At an awards ceremony in April, Boeing Co honored 14 "suppliers of the year." Prominent among them: BAE Systems Plc, the British arms maker now in talks to merge with Boeing's biggest civilian rival, EADS , maker of Airbus jets.
"We are grateful to have them as key members of our team," Boeing CEO Jim McNerney said of the contractors feted at the Field Museum in Chicago.
The potential pairing of a top Boeing partner with its fiercest competitor shows how deeply the deal could disrupt the complex relationships in the aerospace and defense industries, which account for hundreds of billions in sales a year.
The BAE-EADS merger would create the world's largest integrated defense and commercial aviation company with annual sales of $92.4 billion, topping Boeing by more than a third, based on 2011 figures.
Boeing initially said it did not see a big threat, but its top defense executive told Reuters this week the deal raised national security and industrial concerns that needed to be addressed.
Executives at companies that have close ties to BAE are alarmed that they may lose access to sensitive Pentagon documents, and potential future business, if the Pentagon clamps down on sharing certain information with BAE. The Pentagon might do that out of concerns that BAE's new partner, EADS, has German and French ownership. At present, BAE has a "special security agreement," or SSA, with the Pentagon that allows it to work as a subcontractor on classified contracts.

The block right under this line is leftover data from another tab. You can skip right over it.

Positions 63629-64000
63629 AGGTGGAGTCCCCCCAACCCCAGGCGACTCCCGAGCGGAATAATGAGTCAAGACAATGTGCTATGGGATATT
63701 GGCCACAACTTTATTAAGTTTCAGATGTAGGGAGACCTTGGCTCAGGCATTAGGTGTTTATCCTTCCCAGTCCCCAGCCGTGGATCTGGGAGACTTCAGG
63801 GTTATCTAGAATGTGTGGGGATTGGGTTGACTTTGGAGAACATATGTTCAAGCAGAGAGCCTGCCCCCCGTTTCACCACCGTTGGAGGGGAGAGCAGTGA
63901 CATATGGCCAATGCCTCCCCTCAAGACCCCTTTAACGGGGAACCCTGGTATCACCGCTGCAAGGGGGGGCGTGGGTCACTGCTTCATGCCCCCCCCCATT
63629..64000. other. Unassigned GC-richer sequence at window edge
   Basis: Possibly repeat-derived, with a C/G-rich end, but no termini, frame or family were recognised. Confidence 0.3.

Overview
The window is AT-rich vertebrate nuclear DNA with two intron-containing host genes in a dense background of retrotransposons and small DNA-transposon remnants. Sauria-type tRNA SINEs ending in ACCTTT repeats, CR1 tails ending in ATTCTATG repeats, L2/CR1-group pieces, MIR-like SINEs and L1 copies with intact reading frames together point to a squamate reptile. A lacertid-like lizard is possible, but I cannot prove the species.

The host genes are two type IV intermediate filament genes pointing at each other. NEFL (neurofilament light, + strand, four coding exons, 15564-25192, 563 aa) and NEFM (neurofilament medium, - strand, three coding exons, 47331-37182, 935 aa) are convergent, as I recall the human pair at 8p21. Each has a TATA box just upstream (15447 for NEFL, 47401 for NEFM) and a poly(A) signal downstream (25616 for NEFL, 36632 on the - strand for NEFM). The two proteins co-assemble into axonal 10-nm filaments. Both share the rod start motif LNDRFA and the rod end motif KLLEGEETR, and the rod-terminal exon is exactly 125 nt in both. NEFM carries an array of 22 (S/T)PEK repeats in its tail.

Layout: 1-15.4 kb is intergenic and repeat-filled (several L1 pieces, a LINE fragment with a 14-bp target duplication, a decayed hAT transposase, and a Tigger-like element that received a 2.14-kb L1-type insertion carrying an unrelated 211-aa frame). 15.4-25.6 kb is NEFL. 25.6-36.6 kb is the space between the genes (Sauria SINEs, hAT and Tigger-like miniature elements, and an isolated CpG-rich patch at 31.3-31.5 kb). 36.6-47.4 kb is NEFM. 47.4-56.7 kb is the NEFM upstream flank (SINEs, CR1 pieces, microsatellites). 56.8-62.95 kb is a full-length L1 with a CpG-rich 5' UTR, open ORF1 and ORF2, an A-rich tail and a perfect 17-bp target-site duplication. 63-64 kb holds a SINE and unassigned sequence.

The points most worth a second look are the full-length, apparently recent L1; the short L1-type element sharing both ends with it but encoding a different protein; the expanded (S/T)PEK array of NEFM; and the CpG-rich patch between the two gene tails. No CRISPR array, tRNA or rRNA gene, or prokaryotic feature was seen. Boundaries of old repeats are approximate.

"BAE is an important defense player in the United States and their SSA has national security access. That's very unique," said one industry executive, who declined to speak publicly because it was unclear how the merger would be constructed.
"If they're part of a different company, does that eliminate them as a supplier?"
The powerful lobbying teams of the weapons makers have yet to go into battle on the issue, occupied as they are with budget gridlock in Congress that threatens overall US defense spending.
But as Boeing's "supplier of the year" award shows, the merger could disrupt vast supply chains, given BAE's broad work as a supplier.
PARTNER, COMPETITOR BAE's electronics and controls, for example, are installed on 6,343 Boeing jets in use by 181 major airlines. The British-owned company supplies more than 60,000 cockpit and cabin parts to Boeing a year. And it has been chosen to build a special touch-screen controller for the interior of Boeing's aerial refueling tanker, a $51.7 billion defense contract won by Boeing after years of competition with EADS.
BAE also works closely with most other big US weapons makers. It is one of the major suppliers to Lockheed Martin Corp
on the F-35 Joint Strike Fighter, with work done by both its US unit and the British parent. It also teams with Lockheed on a possible replacement for the US Army's Humvee trucks.